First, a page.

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Thursday, February 23, 2017

More Complicated Than Icebergs—But More Fun

By Peter Leavell @peterleavell

She spills on the fancy tablecloth again.

With practiced efficiency, my family finishes the dishes, whisks off the fine linen, and tosses it into washer.

My kids are good at cleaning up messes.

You’ve heard writing teachers compare character development to icebergs. Icebergs? Engines full reverse! Writing fascinating characters is so much more than a floating chunk of ice.

When the laundry is done, we put the cloth back on the table. The color across the center of the squared tablecloth is a cheerful yellow and blue. The bright patterns reflect our love and joy.

Wednesday, February 22, 2017

The Broken Blog

By Yvonne Lehman

BROKE… at Christmastime!

On December 12, I became literally broken – physically. Then I discovered the truth in 1 Corinthians 12: 12, 26 (NLT): “The human body has many parts, but the many parts make up only one body… If one part suffers, all the parts suffer with it…”

There I was, 20 minutes before 14 Sunday school class members were to arrive for a Christmas party at my beautifully decorated home, the flocked Christmas tree beside the fireplace, two tables set with lovely china, crystal glasses, cloth napkins, aromas of meat concoctions in the crock pot and oven, candles glowing and emitting their holiday scents. Dirty Santa gifts festively wrapped. My Let It Snow novel ready to be given to each. Perfect!

Tuesday, February 21, 2017

How To Brainstorm An Epic Series Without Killing Your Partners


by James L. Rubart

In May of 2011, right after the Blue Ridge Christians Writers Conference, Susie Warren and I shared a flight from Asheville, NC to Atlanta. During the forty minute plane ride, we brainstormed a time travel novel.


I always thought we’d write it someday. 

It’s not going to happen. Why?

Because it grew into something far grander.

What Our Seed of an Idea Grew Into

Over the past year, Susie, her brilliant son David, and I, developed the framework for a six-part book series (which will be closer to a TV series in style) about a time traveling detective named Rembrandt Stone.

The challenge?

Monday, February 20, 2017

Making it Real -- Research Before You Write!

By Pamela S. Meyers

Although the Internet has made it easier to research settings for our stories, I love traveling to the settings of my stories for research. I get a feel for the area far more than a street-view picture on the computer can never do.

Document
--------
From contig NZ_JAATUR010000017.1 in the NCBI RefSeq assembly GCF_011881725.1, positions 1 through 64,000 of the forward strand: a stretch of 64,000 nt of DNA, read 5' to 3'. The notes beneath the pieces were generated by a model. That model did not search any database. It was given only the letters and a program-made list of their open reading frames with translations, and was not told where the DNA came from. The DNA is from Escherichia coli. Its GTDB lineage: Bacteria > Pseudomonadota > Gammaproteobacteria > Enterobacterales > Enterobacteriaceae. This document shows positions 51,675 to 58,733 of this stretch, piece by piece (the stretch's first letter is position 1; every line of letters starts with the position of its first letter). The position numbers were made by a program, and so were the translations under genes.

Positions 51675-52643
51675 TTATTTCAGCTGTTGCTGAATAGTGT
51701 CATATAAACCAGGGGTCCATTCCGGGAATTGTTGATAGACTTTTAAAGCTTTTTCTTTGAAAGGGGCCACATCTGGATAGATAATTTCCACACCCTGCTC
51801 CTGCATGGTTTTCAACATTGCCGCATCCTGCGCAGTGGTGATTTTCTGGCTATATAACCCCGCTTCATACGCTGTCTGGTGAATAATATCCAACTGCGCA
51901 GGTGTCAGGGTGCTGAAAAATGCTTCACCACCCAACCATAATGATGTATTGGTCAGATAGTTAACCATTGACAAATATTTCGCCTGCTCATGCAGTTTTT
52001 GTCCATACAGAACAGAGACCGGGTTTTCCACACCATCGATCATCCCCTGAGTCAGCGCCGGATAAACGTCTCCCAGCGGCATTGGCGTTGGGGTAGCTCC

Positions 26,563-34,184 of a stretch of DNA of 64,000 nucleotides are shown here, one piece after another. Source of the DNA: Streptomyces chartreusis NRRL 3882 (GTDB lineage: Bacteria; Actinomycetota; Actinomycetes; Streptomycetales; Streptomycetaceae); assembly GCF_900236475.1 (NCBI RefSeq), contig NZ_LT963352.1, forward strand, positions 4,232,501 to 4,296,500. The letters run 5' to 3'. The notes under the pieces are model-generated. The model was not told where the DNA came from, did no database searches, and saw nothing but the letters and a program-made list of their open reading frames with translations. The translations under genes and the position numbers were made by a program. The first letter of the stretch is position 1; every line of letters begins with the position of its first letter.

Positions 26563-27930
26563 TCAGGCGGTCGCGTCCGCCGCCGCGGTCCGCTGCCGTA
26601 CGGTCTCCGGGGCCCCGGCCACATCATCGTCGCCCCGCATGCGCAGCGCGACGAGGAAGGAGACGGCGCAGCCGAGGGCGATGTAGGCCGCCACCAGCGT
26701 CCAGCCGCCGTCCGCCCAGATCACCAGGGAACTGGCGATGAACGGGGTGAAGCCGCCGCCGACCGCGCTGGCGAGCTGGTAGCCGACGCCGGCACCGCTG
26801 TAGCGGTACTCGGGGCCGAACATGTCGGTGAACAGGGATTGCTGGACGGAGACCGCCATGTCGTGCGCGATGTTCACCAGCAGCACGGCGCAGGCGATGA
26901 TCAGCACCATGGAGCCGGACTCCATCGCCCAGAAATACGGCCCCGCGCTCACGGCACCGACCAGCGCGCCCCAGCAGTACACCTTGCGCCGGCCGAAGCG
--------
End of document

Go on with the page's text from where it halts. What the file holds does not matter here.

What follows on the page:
Several years ago, I wrote Love Finds You in Lake Geneva, Wisconsin, which is set in my hometown. Since the story takes place in 1933, the best place to gather information about the town back then was to review microfilms of the weekly newspaper from that time. Fortunately I only live about an hour's drive away because I spent a lot of time in front of a microfilm machine at the town library. 


Sunday, February 19, 2017

Going with the Flow

By Marcia Lee Laycock 
@MarciaLaycock

I stared at the small rubber raft, then peered at the mighty Yukon River, the third largest river in North America. My friends had left the raft for me to use to get to their cabin about fifty miles downriver from Dawson City. The raft looked very small. I knew it was a bit risky, but I remembered my friend’s words - “You won’t have to paddle much,” he’d said. “The current will take you.”

I tossed my pack into the small craft and launched. That’s when I noticed there was only one paddle. That concerned me, but I was already out into the current and heading north. For a while I tried to steer, but all I managed to do was go in circles. I knew it would take all day to reach the cabin I’d stay in that night, so I wasn’t too worried, though there are strong eddies in the Yukon River and with only one paddle it wasn’t easy to avoid them.

Saturday, February 18, 2017

Pitching Pointers

by Michelle Griep @MichelleGriep

It’s that time of year to start registering for writers conferences. That means there will be a whole lot of angst-filled author wannabes out there, biting their fingernails down to stubs . . . which makes it super hard to type anything.

Not that it’s scary to go to a conference, mind you. The real terror sets in when it’s story-pitching time. Sitting across from a god-like agent or editor who can crush you faster than the bat of an eyelash—or fast-track you to stardom. I'm not going to lie. It is a bit daunting. 


Friday, February 17, 2017

A Dog, A Monk and A Judge Walk Into a Book Store

Sorry. There is no punchline. But Ron has author wisdom to share involving all three of those elements. How could I resist?  
Meet Ron Marasco ...

What things would you do differently…


I think I would have liked to begin my writing career with the understanding I now have about editors. Older writers sometimes have negative and cautionary things to say to young writers about editors. But it has been my experience that your relationship with you editor can be one of the truly rich experiences of your working life as a writer. The key is to approach it as a naturally collaborative relationship—as it is—as opposed to an adversarial relationship--which it only is if it gets off on the wrong foot!